Survey shows surveillance for antibiotic-resistant bacteria continues as core focus
SHEA Research Network reviews growth of supported antibiotic stewardship programs
July 17, 2019 (Arlington, VA) — Below is a summary of a study published online today in Infection Control and Hospital Epidemiology. This article will be freely available for a limited time. SHEA members have full access to all ICHE articles through the online portal.
Title: “Current infection prevention and antibiotic stewardship program practices: A survey of the SHEA Research Network.”
Summary: This study was conducted within the SHEA Research Network, a large consortium of healthcare facilities dedicated to conducting high-quality studies related to infection prevention and control and antibiotic stewardship. The survey demonstrates that surveillance for antibiotic-resistant bacteria continues to be a core focus for healthcare facilities. As compared to a similar 2013 survey, active surveillance for methicillin-resistant Staphylococcus aureus (MRSA) has declined, while active surveillance for carbapenem-resistant Enterobacteriaceae (CRE) is now performed in half of centers. This work further highlights the growth in financially supported antibiotic stewardship programs over the past 5 years, as well as frequent use of rapid molecular diagnostic tests to expedite appropriate antibiotic therapy for patients with bloodstream infections. Finally, while half of facilities anticipated increased responsibilities for infection control and antibiotic stewardship staff, the minority anticipated increases in funding for this important work.
- – Antimicrobial stewardship programs were present in 95 facilities in 2018, an increase from 85 percent in 2013.
– There’s been a shift in focus toward active surveillance for MDR-GN organisms, with fewer facilities reporting active MRSA surveillance, which may reflect 2015 CDC recommendations
– Financial support for physician stewardship medical directors increased to 78 percent in 2018 from 52 percent in 2013.
– Monitoring of environmental cleaning effectiveness was more frequent in 2018, when it was performed in 98% of facilities compared to 80 % in 2013.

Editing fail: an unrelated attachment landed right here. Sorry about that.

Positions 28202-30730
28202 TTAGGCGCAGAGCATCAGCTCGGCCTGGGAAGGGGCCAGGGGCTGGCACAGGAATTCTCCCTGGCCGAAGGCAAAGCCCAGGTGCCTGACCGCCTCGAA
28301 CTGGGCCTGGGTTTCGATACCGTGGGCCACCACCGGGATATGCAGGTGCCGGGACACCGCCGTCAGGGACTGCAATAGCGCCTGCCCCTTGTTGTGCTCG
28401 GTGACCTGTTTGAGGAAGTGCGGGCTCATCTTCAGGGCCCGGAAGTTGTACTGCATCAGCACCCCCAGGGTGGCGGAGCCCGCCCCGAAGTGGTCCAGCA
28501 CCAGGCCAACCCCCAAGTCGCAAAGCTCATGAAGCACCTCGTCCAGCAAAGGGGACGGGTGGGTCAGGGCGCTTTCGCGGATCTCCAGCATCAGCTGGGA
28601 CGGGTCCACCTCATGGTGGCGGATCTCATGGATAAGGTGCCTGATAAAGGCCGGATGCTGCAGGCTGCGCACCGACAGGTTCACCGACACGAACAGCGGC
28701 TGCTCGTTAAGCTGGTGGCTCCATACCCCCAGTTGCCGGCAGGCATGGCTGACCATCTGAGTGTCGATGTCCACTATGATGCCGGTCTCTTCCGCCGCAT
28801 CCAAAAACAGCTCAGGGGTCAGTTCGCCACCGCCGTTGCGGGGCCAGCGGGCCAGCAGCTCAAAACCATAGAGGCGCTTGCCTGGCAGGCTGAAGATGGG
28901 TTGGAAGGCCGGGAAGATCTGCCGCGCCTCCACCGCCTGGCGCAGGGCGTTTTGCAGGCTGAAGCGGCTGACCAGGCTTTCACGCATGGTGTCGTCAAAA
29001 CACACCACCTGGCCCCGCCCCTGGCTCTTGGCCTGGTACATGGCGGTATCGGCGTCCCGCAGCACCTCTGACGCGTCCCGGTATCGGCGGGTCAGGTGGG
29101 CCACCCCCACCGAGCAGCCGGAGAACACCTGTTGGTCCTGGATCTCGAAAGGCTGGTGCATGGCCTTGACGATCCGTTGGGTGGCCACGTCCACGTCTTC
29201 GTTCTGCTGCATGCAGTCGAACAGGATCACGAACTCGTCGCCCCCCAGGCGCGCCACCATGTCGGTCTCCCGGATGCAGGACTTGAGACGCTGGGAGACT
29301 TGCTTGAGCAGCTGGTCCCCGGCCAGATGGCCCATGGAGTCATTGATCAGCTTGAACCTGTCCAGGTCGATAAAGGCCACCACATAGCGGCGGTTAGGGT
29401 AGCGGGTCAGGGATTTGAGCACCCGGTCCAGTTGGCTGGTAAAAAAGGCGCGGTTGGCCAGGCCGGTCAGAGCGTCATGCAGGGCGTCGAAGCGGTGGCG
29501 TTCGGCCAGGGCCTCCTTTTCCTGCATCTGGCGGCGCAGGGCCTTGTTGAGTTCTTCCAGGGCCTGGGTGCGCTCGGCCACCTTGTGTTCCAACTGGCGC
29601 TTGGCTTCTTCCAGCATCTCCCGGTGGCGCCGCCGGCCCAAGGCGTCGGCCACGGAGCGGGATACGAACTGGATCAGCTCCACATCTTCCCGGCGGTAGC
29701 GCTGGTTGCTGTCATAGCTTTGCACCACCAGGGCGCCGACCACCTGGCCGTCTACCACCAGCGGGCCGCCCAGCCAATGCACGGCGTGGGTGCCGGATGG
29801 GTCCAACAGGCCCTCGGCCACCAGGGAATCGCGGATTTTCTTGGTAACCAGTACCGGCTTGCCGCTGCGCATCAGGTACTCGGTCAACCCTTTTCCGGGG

– Ultraviolet light and hydrogen peroxide mist were used for environmental cleaning in 37 and 16 percent of facilities, respectively, in 2018 and 2013.
Published through a partnership between the Society for Healthcare Epidemiology of America and Cambridge University Press, Infection Control & Hospital Epidemiology provides original, peer reviewed scientific articles for anyone involved with an infection control or epidemiology program in a hospital or healthcare facility. ICHE is ranked 41st out of 89 Infectious Disease Journals in the latest Web of Knowledge Journal Citation Reports from Thomson Reuters.
The Society for Healthcare Epidemiology of America (SHEA) is a professional society representing more than 2,000 physicians and other healthcare professionals around the world who possess expertise and passion for healthcare epidemiology, infection prevention, and antimicrobial stewardship. The society’s work improves public health by establishing infection-prevention measures and supporting antibiotic stewardship among healthcare providers, hospitals, and health systems. This is accomplished by leading research studies, translating research into clinical practice, developing evidence-based policies, optimizing antibiotic stewardship, and advancing the field of healthcare epidemiology. SHEA and its members strive to improve patient outcomes and create a safer, healthier future for all. Visit SHEA online at http://www.
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